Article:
133: t/d, p/b, and k/g at the beginning of a word

Puff practice! Stop sounds at the beginning of words.


Hi again, and welcome back to Seattle Learning Academy's American English pronunciation podcast. My name is Mandy, and this is our 133rd episode.

Today I'm going to revisit stop sounds at the beginning of words. This topic seems so simple, yet it is hugely important when it comes to being understood.

First, let's review the concepts of stop sounds, and of voiced and unvoiced consonant sounds.

Stops are created when we stop the air before letting it out our mouth, and then release it quickly and without friction. English has six consonant stops: the t sound (t sound), d sound (d sound), p sound (p sound), b sound (b sound), k sound (k sound) and g sound (g sound).

The other very important point about stop sounds is that they occur in voiced and unvoiced pairs. At a broad level of description, a voiced sound uses our vocal cords during the sound's creation, and an unvoiced sound does not. To understand this better, place a few fingers against the front of your neck and say the d sound (d sound). You should feel a vibration against your fingers. Now say the t sound (t sound). Be careful to not add a vowel sound to the t sound. Don't say "tuh," just (t sound). Say them both again so you can feel the difference between the voiced and unvoiced sound: (d sound, t sound).

A voiced and unvoiced pair uses the same movement of the vocal tract to form both sounds of the pair. For instance, my tongue moves to the same place for the t sound and the d sound (t sound, d sound). Similarly, the lips have the same movement during the p sound and the b sound (p sound, b sound). This makes them a pair.

When we have a stop sound at the beginning of a word there is a difference between the voiced and unvoiced sounds that is actually more important than the voicing or not. This very important difference is how much of a puff of air is released with the sound. This puff is called the aspiration.

In English, we produce a much greater puff with the release of an unvoiced stop than with a voiced stop. This causes trouble for speakers coming from languages where this isn't true such as French, Spanish, and Dutch.

The first clue that you might not be aspirating your unvoiced stops enough is that people sometimes misunderstand you when you say words that begin with the t sound, p sound, or k sound. This seems to especially happen with the p sound.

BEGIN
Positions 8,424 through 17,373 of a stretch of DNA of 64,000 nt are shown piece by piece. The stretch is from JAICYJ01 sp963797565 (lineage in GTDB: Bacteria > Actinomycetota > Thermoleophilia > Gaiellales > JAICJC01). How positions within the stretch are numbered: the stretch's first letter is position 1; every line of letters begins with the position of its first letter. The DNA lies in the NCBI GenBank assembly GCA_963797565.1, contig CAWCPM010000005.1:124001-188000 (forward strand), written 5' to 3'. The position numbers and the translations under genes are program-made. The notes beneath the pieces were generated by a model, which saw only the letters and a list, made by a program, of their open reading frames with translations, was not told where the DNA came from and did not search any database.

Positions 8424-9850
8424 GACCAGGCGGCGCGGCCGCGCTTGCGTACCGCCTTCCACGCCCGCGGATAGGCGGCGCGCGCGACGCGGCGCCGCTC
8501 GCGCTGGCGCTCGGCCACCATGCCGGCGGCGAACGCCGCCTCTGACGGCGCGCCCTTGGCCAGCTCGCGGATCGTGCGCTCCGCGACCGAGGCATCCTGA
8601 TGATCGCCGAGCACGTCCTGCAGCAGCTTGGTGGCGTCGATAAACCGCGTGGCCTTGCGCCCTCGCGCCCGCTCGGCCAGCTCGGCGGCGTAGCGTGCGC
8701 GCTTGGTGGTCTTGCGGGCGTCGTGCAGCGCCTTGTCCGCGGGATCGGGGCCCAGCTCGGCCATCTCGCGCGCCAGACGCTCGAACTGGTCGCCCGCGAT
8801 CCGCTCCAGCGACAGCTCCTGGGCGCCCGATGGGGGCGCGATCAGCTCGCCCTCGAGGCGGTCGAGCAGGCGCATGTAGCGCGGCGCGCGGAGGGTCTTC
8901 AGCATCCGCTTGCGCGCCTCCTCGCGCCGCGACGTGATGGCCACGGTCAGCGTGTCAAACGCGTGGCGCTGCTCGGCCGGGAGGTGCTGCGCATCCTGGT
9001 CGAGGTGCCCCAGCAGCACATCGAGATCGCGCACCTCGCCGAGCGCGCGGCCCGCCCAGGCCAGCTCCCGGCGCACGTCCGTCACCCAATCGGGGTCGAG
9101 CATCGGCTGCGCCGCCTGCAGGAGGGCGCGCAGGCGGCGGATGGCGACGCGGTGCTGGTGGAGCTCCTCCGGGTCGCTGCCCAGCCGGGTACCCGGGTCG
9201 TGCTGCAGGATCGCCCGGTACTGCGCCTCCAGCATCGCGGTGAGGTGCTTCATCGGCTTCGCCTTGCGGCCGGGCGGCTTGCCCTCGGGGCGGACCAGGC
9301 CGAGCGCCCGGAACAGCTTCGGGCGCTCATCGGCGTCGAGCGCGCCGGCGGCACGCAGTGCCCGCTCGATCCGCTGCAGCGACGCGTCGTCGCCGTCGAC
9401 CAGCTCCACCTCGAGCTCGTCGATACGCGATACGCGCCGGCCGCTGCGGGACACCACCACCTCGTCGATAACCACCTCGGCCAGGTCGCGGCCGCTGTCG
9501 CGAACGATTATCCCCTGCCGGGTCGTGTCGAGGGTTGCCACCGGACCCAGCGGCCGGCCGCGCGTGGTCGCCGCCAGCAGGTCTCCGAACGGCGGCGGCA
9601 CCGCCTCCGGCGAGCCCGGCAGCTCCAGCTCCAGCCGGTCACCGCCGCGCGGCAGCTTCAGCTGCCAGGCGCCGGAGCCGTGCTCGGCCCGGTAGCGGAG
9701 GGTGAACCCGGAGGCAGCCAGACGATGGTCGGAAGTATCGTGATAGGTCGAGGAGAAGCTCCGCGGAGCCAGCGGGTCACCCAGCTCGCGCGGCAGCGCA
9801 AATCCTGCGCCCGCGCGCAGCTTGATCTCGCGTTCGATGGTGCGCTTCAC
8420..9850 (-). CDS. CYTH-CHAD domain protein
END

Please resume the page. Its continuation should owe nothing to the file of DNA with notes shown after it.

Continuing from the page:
The way to check if you are aspirating enough is by putting your fingers right in front of your mouth, very close to your lips. When you say the unvoiced sounds you should feel a pretty big difference in the puff of air that hits your finger. For example, say the words to and do. You should feel much more air hit your fingers at the beginning of the word to: to, do; to, do.

Let's practice some minimal sets between unvoiced and voiced stop sounds at the beginning of words. There are very few minimal sets that include a word for every one of the six English stop sounds, so I'm going to say sets that include two of the three pairs. I'll say the unvoiced stop first, then the voiced counterpart, then another unvoiced stop, and then its counterpart. After I say all four words, I'll leave time for you to repeat after me.

If you are unsure if you are pronouncing these sounds correctly or not, keep your fingers in front of your lips. You want to feel a much greater puff of air at the beginning of the first word and third word than at the beginning of the second word and the fourth word.


tie, die, pie, buy
ton, done, pun, bun
tuck, duck, puck, buck
tear, dare, pear, bear
post, boast, coast, ghost
polled, bold, cold, gold
tote, dote, coat, goat


All of these minimal sets, and more, are in a new exercise we put up with the Introduction to Stops lesson on Pronuncian. While all of our lessons are free to everyone, only members and subscribers get access to the exercises. The financial support we receive from members is what allows us to keep creating free content like the lessons and these podcasts. Go to www.pronuncian.com/join for details.

Meanwhile, I have linked to the free Introduction to Stops lesson from this show's transcripts. You can find that by going to www.pronuncian.com/podcast. Pronuncian is spelled p-r-o-n-u-n-c-i-a-n.

Let me remind you again that listening to an audio book while seeing the text in a physical book can really help you notice pronunciation details that are hard to catch in regular conversation. You can get a free audio book by signing up for a free 2-week trial of Audible.com. You get to keep your book even if you cancel your subscription before the trial is complete. Just go to www.audiblepodcast.com/pronuncian. It's a great way to learn!

That's all for today everyone. This has been a Seattle Learning Academy digital publication. SLA is where the world comes to learn.

Thanks for listening.